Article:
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Contactless cards blamed for rise in all crime rates Down Under

Australian crime chiefs have launched a scathing attack on contactless payment cards with claims that they are behind a myriad of different crimes that have caused an upsurge in crime rates.

Related: EE and MasterCard to launch ‘mobile wallet’ with contactless payments

Victoria Police chief commissioner Ken Lay explained that the convenient cards are the key factor behind an increase in the state’s overall crime rate increase of five per cent.

“We’re seeing many, many theft of motor cars, handbags and burglaries where people are looking for these cards, are getting hold of them and within hours of getting them, they’re going into stores and using them,” he explained to ABC News Online. “So you’re getting this flow-on effect … mainly because of these types of offences.”

The number of deceptions has risen by 11,600, according to Lay, and it has been a major contributor to an overall increase of 48 per cent in deception crime over the past year.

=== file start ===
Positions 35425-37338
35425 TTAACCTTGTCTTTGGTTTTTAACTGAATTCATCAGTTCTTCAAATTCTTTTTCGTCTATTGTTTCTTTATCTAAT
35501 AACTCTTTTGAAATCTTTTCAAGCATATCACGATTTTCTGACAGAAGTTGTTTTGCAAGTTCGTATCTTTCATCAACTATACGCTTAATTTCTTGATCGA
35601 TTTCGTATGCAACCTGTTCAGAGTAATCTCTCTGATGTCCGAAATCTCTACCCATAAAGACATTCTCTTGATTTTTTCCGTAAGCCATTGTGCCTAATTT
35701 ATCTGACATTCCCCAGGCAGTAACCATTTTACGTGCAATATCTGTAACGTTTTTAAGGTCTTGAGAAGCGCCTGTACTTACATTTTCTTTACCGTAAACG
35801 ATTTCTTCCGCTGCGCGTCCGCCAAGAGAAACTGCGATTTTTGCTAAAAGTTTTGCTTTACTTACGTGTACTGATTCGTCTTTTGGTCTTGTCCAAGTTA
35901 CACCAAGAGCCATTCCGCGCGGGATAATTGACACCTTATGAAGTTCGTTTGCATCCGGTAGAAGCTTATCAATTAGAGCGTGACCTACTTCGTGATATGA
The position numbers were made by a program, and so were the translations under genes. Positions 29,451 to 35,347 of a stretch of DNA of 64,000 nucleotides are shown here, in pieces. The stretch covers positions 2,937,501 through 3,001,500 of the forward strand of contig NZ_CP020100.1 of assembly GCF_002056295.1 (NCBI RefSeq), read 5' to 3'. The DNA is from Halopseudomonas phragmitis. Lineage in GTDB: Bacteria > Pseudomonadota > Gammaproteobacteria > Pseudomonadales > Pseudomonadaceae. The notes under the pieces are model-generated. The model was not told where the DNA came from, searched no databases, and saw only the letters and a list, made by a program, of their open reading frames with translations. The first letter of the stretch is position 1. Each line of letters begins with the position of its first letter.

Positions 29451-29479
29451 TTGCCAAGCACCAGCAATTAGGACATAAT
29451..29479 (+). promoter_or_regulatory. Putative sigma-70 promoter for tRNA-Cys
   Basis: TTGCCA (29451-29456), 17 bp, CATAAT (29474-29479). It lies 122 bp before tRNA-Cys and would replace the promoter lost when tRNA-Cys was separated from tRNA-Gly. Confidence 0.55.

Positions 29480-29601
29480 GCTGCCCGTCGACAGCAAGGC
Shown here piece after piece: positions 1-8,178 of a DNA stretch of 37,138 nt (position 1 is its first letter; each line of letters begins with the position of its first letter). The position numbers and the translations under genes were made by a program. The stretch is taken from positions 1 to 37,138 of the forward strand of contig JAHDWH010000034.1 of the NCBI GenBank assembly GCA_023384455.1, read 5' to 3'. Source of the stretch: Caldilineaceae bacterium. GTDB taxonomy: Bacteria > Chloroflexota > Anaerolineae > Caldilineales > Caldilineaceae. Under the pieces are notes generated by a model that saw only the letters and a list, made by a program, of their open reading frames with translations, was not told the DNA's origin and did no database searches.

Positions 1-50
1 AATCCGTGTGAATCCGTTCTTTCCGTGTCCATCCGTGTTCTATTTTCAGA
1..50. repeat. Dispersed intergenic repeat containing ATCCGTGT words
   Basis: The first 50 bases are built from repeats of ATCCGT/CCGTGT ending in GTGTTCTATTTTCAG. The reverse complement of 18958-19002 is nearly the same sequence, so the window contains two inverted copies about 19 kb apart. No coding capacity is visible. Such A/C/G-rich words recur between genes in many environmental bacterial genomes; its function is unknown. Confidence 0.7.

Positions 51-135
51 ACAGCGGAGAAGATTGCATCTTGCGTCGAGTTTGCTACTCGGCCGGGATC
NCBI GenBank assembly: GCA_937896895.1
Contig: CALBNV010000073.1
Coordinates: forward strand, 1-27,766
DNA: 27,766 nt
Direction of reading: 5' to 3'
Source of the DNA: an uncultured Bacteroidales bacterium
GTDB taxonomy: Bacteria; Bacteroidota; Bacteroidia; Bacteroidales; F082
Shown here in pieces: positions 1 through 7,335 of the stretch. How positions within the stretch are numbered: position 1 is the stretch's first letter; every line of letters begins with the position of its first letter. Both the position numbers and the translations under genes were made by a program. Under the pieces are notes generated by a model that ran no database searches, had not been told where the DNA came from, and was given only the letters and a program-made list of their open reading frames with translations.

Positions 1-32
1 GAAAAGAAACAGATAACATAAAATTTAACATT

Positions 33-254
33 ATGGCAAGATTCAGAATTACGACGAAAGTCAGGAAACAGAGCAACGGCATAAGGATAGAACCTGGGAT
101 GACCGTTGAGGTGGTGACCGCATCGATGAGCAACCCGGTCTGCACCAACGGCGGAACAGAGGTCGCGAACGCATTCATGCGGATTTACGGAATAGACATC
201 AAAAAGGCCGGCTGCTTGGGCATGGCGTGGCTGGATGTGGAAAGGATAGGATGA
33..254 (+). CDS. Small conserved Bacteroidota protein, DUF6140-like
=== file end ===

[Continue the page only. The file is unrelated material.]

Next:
Criminals are drawn towards the cards as no proof of ownership is needed to make purchases under $100 [£55] and Lay’s deputy Lucinda Nolan told The Register that children as young as 10 have stolen cards to make purchases identified as fraudulent.

On the other side of the coin MasterCard, a company that provides the technology to banks, said it has met with the Victorian Police Fraud Squad on a plethora of occasions and is still waiting for it to clarify where the stats came from.

“As both MasterCard and industry data reveals no increase in fraud specifically relating to contactless technology, we have asked Victorian Police to clarify the source and nature of their crime statistics relating to contactless fraud,” a statement read.

Related: Contactless payments data can be collected up to half a metre away, researchers find

MasterCard Australia’s Andrew Cartridge added that its statistics didn’t show a rise in fraud against contactless cards and an independent fraud expert added that it was a “drop in the ocean” due to the fact Police often don’t receive crime reports on more damaging online fraud.